[Ppnews] A Welcome Prison Victory at Youngstown

Political Prisoner News ppnews at freedomarchives.org
Wed Jan 19 15:05:24 EST 2011

A Welcome Prison Victory at Youngstown

by Denis O'Hearn

Three death-sentenced men went on hunger strike in Ohio State 
Penitentiary on January 3 to win the same rights as others on death 
row in the state.  On Saturday January 15, the twelfth day of their 
protest, a crowd of supporters gathered in the parking lot by the 
tiny evangelical church at the entrance to the prison on the 
outskirts of Youngstown.  They ranged from the elderly and religious 
to human rights supporters to members of various left groups.  They 
were expecting to participate in the first of a series of events in 
coming weeks to support the men on their road to force-feeding, or 
even possible death.  Things did not turn out as expected.  For once, 
this was for the better.

The day's events began when a small delegation made up of the hunger 
strikers' relatives and friends (Keith Lamar's Uncle Dwight, Siddique 
Hasan's friend Brother Abdul, and Alice Lynd for Jason Robb), went up 
to the prison through the snow and ice to deliver an Open Letter 
addressed to OSP Warden David Bobby and Ohio's state prison 
officials.  The letter, which supported the demands of the hunger 
strikers, was signed by more than 1,200 people including the famous 
(Noam Chomsky), human-rights-leaning legal experts from Ohio and 
around the world, prominent academics and writers, and ordinary 
retired teachers and religious ministers.  It was Saturday, so Warden 
Bobby was not there to meet the delegation, but he'd been aware of 
their coming and left someone at the front desk to take the letter.

Hopeful word of a settlement of the hunger strike had been 
circulating among a few friends and activists for two days.  It was 
definitively confirmed that morning when visitors to Jason Robb 
received a copy of a written agreement from Warden Bobby (see below) 
outlining a settlement that provided practically all of their 
demands, despite his insistence at the beginning of the strike that 
he would not give in to duress.

Although the hunger strikers told me that they were optimistic from 
the very beginning, there were grounds to expect a harder 
battle.  Bomani Shakur (Keith Lamar) described an incident with the 
Deputy Warden at the beginning of his protest.

"You know, LaMar, a human being can only go so long without food," he 
chided Shakur.

"Yeah, I know," replied Bomani, "but according to the state of Ohio 
I'm not human, so I don't have to worry about that!"

Nonetheless, Warden Bobby and his deputies had been meeting with the 
hunger strikers for some days and they agreed that they would end 
their protest upon receipt of the warden's letter.  Friends and 
relatives who came to visit Siddique Hasan and Keith Lamar (aka 
Bomani Shakur) told visiting friends and relatives similar details 
about the end of the strike.  Both men said that they had resumed eating.

Shakur told one of his friends that he'd "just been eating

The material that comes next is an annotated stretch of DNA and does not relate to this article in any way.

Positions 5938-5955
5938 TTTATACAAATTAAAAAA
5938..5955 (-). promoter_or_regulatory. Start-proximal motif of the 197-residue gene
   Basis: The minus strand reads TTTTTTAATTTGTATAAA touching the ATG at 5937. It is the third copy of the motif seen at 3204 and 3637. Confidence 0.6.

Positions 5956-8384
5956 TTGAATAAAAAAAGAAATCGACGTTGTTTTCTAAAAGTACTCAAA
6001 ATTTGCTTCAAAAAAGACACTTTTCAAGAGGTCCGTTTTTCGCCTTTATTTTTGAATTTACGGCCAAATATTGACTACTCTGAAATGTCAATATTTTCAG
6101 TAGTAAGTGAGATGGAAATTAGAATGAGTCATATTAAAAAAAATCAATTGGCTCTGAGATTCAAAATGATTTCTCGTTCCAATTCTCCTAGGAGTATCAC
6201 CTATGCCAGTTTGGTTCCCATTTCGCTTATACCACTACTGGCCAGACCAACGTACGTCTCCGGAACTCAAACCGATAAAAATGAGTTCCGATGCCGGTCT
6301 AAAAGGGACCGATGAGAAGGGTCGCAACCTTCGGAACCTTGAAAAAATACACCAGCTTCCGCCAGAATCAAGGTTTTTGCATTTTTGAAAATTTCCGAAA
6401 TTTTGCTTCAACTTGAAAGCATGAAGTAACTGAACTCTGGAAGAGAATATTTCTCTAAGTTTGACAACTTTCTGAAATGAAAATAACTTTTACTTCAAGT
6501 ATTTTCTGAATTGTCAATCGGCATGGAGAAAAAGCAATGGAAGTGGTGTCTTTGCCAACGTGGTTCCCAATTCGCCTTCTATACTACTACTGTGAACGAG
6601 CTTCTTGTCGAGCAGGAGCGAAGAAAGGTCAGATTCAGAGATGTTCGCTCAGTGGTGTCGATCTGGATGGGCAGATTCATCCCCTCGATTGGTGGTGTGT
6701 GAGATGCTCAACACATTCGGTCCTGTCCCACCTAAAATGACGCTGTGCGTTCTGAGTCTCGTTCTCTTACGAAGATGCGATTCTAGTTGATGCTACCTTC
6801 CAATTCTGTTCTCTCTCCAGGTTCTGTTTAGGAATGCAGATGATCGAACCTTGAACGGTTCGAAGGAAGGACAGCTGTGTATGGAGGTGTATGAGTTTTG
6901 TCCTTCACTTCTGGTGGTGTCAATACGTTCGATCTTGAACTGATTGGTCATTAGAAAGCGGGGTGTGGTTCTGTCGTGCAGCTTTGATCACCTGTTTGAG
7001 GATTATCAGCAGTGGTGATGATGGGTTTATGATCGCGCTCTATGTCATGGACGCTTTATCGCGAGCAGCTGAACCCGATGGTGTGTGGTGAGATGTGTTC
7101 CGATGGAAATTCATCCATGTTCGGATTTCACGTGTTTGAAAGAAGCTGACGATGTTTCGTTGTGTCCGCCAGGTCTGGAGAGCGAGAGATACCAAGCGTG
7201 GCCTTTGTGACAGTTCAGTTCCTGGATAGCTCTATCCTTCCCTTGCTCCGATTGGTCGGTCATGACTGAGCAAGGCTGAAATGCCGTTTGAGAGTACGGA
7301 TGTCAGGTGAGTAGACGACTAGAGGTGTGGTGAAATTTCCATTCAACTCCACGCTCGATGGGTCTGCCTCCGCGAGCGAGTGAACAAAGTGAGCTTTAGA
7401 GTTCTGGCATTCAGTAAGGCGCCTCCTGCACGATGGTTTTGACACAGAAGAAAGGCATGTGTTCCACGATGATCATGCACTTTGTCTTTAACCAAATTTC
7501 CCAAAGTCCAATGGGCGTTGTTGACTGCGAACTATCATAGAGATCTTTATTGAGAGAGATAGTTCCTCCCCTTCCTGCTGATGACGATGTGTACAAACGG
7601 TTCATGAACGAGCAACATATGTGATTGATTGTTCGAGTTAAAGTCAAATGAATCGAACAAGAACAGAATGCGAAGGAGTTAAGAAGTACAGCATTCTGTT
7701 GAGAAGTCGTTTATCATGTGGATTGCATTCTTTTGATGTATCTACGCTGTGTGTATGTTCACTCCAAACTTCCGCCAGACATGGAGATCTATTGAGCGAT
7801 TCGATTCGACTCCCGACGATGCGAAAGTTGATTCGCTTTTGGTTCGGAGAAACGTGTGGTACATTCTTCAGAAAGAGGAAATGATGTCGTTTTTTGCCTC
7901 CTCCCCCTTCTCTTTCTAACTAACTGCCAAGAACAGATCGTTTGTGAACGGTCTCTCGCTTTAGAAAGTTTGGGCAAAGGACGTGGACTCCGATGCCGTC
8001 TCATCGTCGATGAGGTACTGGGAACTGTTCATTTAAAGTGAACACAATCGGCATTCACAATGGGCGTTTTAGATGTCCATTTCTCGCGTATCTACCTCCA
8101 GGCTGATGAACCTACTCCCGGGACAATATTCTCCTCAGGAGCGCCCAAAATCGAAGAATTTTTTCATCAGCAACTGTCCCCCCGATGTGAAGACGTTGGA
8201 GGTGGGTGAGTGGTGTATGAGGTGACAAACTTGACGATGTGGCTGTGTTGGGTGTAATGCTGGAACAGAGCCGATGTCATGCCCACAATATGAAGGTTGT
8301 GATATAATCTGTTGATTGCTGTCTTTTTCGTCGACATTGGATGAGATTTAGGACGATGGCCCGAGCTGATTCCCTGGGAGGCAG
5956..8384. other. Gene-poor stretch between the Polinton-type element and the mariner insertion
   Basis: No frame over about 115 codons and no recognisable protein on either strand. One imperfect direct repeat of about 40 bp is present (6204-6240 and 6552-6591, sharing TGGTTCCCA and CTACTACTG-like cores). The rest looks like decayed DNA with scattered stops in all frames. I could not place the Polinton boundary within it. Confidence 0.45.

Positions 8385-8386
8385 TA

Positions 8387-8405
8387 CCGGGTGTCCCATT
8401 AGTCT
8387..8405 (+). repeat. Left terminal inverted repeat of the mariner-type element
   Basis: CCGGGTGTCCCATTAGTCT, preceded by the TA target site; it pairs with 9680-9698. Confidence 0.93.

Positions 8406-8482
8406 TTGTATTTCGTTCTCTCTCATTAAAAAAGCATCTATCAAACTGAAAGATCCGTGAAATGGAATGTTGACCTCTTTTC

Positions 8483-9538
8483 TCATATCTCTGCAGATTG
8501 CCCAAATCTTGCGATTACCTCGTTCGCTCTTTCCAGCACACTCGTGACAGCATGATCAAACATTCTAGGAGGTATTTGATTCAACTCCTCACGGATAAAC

hot-dogs."  She replied that it was crazy to eat such things on an 
empty stomach.  Bomani just laughed and said, "but I was hungry, man!"

The delegation returned to the crowd and began the rally.  The 
surprise was revealed to all.  The hunger strike was over.

Jason Robb's victory statement was relayed to the crowd.  He wanted 
to thank everybody for their support, for without it the men would 
have won nothing.  But now, he said, it was time to shift the focus 
to the fact that five men, including the three hunger strikers, are 
awaiting execution for things they did not do.

"The energy around our protest went viral," he told Alice and 
Staughton Lynd on a prison visit.  "This time around the fight was 
for better prison conditions.  Now we begin fighting for our lives."

Why a Hunger Strike?

The "Lucasville Five" includes the three hunger strikers plus Namir 
Mateen, who did not join the hunger strike due to medical 
complications, and George Skatzes, who was transferred out of 
isolation at OSP after he was diagnosed with chronic depression.  All 
five are awaiting execution for a variety of charges, mostly 
complicity in the murders of prisoners and a guard during the 
Lucasville prison uprising of 1993.  In a case that resembles that of 
the <http://www.angola3.org/>Angola 3 in Louisiana, they have been 
held in solitary isolation for 23 hours a day for more than 17 years, 
since the evening the uprising ended.  This is despite the fact that 
three of them helped negotiate a settlement of the uprising that 
undoubtedly saved lives, and despite a promise within the agreement 
that there would be no retribution against any of the prisoners.

The Ohio prison authorities went back on their word.  They not only 
put the five men in isolation but they built the supermax prison at 
Youngstown to hold them that way in perpetuity.  Having built the 
prison, they had to fill 500 beds, despite the fact that a small 
Secure Housing Unit at Lucasville had never been full.  But the 1990s 
were the decade of the supermax.  So men who were charged with minor 
offences found themselves locked up in Youngstown on "Level 5 
security," meaning that they were held for 23 hours a day in a cell 
no bigger than a city parking space.  The steel-doored cells and even 
the recreation areas where they spent an hour a day were built in 
such a way as to ensure that they would never have contact with 
another living being -- human, animal, or plant.  "Outdoor